Scanning probes & corrosion researchLatest updated: November 26, 2021
Corrosion costs industry greatly. An in-depth understanding of the underlying processes related to these processes is therefore essential. Bulk electrochemistry has been used extensively in the study of corrosion; however, this provides a global view, while corrosion often starts and proceeds locally. Scanning probe electrochemistry offers a broad toolkit of techniques to perform local electrochemical investigations, providing a clearer picture of the progression of corrosion. Scanning probe electrochemistry can answer a wide variety of questions about corrosion as outlined in the following table.
|Does changing the content of different components of an alloy affect its corrosion?||LEIS||The homogeneity of the impedance distribution, as well as the magnitude of the impedance change provides information on the corrosion resistance of a system. Lower corrosion resistance is indicated by lower homogeneity in the impedance and larger changes in the magnitude of the impedance.||T. Liu, et al., Corrosion Science 149 (2019) 153-163|
|SKP||The Kelvin potential of an alloy reflects its corrosion potential. The corrosion potential is in turn a reflection of the composition of the alloy.||D. Kong, et al., Applied Surface Science 455 (2018) 543-553|
|How do the corrosion properties vary across, and away from, a sample feature?||SDC||With SDC direct local electrochemical and corrosion studies can be performed in the area directly under the droplet probe. Electrochemical studies can be performed at the feature of interest, before the droplet is moved to the next site for comparison.||J. M. Thuss, J. R. Kish, J. R. McDermid, Magnesium Technology 2012 (2012) 403-409|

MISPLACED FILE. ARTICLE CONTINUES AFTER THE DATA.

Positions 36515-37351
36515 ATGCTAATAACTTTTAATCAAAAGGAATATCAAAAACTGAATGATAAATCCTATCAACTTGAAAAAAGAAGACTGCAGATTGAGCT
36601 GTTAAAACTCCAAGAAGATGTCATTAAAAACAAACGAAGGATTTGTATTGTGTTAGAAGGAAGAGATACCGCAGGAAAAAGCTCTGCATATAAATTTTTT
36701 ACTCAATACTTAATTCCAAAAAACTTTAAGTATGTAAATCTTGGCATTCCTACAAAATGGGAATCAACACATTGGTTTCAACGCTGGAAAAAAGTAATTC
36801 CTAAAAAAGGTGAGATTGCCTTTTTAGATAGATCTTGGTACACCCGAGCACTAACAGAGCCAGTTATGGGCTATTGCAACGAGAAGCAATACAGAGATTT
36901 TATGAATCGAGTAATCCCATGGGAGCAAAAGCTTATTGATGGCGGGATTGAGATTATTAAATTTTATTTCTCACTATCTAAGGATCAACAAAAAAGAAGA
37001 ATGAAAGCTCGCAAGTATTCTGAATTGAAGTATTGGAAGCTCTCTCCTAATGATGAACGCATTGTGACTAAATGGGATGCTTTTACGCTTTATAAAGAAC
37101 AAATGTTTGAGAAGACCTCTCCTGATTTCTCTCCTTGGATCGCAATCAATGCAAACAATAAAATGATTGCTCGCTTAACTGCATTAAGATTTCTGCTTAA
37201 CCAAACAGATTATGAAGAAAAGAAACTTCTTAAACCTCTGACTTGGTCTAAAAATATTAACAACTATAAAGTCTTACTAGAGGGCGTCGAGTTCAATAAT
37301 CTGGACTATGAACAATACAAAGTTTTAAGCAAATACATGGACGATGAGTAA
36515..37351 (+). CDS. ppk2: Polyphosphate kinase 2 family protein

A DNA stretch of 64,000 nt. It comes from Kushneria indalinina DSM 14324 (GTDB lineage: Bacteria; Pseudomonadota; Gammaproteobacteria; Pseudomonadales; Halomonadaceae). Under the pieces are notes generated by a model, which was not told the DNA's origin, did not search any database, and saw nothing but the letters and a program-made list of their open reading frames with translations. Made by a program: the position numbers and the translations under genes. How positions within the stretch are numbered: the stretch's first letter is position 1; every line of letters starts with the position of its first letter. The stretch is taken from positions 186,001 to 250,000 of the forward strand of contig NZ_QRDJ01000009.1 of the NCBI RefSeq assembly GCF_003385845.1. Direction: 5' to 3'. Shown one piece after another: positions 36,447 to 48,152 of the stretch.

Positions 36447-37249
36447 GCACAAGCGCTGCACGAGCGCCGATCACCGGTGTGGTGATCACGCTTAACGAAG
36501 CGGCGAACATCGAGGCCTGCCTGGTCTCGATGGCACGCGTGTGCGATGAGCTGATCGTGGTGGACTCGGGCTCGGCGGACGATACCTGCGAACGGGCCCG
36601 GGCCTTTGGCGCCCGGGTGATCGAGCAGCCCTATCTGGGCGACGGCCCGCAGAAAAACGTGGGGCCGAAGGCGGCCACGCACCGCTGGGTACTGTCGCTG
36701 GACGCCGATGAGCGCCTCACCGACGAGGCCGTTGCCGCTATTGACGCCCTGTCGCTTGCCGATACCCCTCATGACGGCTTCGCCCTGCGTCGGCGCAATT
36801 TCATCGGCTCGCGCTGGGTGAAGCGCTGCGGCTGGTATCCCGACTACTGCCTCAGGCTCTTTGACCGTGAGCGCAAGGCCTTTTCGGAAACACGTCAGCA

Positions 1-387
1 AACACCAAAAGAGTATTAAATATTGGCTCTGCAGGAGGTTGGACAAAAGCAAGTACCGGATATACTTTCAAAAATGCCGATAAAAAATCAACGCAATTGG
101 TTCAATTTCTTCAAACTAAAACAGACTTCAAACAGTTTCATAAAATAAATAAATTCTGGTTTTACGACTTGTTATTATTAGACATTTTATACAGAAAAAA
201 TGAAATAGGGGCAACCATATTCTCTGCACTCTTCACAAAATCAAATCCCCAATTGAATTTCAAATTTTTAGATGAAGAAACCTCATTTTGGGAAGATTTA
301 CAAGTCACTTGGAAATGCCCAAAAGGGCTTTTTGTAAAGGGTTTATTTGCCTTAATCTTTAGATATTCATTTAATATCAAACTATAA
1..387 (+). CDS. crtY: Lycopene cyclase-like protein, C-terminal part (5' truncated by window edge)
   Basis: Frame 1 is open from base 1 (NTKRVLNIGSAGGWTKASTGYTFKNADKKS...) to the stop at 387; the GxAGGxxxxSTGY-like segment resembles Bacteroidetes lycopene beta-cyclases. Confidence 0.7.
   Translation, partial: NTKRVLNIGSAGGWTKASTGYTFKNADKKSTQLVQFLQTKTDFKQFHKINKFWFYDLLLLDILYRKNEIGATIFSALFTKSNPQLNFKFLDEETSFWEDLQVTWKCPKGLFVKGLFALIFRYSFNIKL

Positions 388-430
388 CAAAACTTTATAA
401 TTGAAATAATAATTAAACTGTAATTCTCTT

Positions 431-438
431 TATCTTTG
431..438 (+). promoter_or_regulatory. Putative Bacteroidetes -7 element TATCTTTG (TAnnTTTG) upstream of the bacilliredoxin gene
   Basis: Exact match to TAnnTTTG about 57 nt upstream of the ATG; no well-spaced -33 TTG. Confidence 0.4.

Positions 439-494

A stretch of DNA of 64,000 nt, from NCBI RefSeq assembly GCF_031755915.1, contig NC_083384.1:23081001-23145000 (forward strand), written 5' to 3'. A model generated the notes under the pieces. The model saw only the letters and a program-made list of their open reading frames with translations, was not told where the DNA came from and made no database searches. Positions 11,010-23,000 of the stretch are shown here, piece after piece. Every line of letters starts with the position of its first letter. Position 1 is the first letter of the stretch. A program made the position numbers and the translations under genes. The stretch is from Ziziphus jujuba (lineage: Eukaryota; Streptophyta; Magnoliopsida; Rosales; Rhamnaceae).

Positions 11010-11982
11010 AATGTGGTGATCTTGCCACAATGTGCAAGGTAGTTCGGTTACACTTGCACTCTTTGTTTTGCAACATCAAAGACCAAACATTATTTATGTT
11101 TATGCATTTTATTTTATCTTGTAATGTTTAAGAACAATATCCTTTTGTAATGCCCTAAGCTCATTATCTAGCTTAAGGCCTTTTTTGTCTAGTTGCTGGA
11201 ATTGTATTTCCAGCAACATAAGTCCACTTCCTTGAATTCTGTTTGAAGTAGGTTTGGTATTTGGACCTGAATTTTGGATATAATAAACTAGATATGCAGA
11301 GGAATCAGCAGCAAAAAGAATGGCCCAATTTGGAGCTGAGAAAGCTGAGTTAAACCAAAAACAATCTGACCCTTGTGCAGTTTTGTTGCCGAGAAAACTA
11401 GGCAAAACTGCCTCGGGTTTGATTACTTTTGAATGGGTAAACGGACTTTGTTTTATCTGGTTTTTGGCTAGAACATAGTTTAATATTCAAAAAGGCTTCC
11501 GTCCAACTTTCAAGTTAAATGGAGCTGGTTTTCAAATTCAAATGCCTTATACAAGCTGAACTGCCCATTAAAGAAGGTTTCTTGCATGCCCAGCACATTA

|The presence of hydrogen in a metal can lead to hydrogen embrittlement. Where is hydrogen locally present in a sample?||ac-SECM||The measured ac-current magnitude reflects hydrogen charging. Higher local current magnitudes are related to the presence of hydrogen within the sample. Local impedance measurements performed by ac-SECM reflect a lower resistance over regions with hydrogen present than those without.||M. C. Lafouresse, et al., Electrochemistry Communications 80 (2017) 29-32|
|dc-SECM||dc-SECM is used to measure the Oxygen Reduction Reaction (ORR) at the probe, which competes with ORR at the sample. While ORR can occur naturally at corroding surfaces, it is enhanced when there is hydrogen present. Therefore, in a dc-SECM measurement the lowest current is measured in regions with high hydrogen content.||R. F. Schaller, et al., Electrochemistry Communications 51 (2015) 54-58|
|Where is corrosion occurring locally?||SKP||SKP measures the work function difference between the probe and the sample, in a non-destructive manner. The work function difference directly correlates to the corrosion potential of a system. Changes in the work function difference reflect local changes in the corrosion potential of a sample. Measurements at different time intervals can show progression of corrosion.||D. Zhang, et al. Journal of Materials Engineering and Performance 24 (2015) 2688-2698|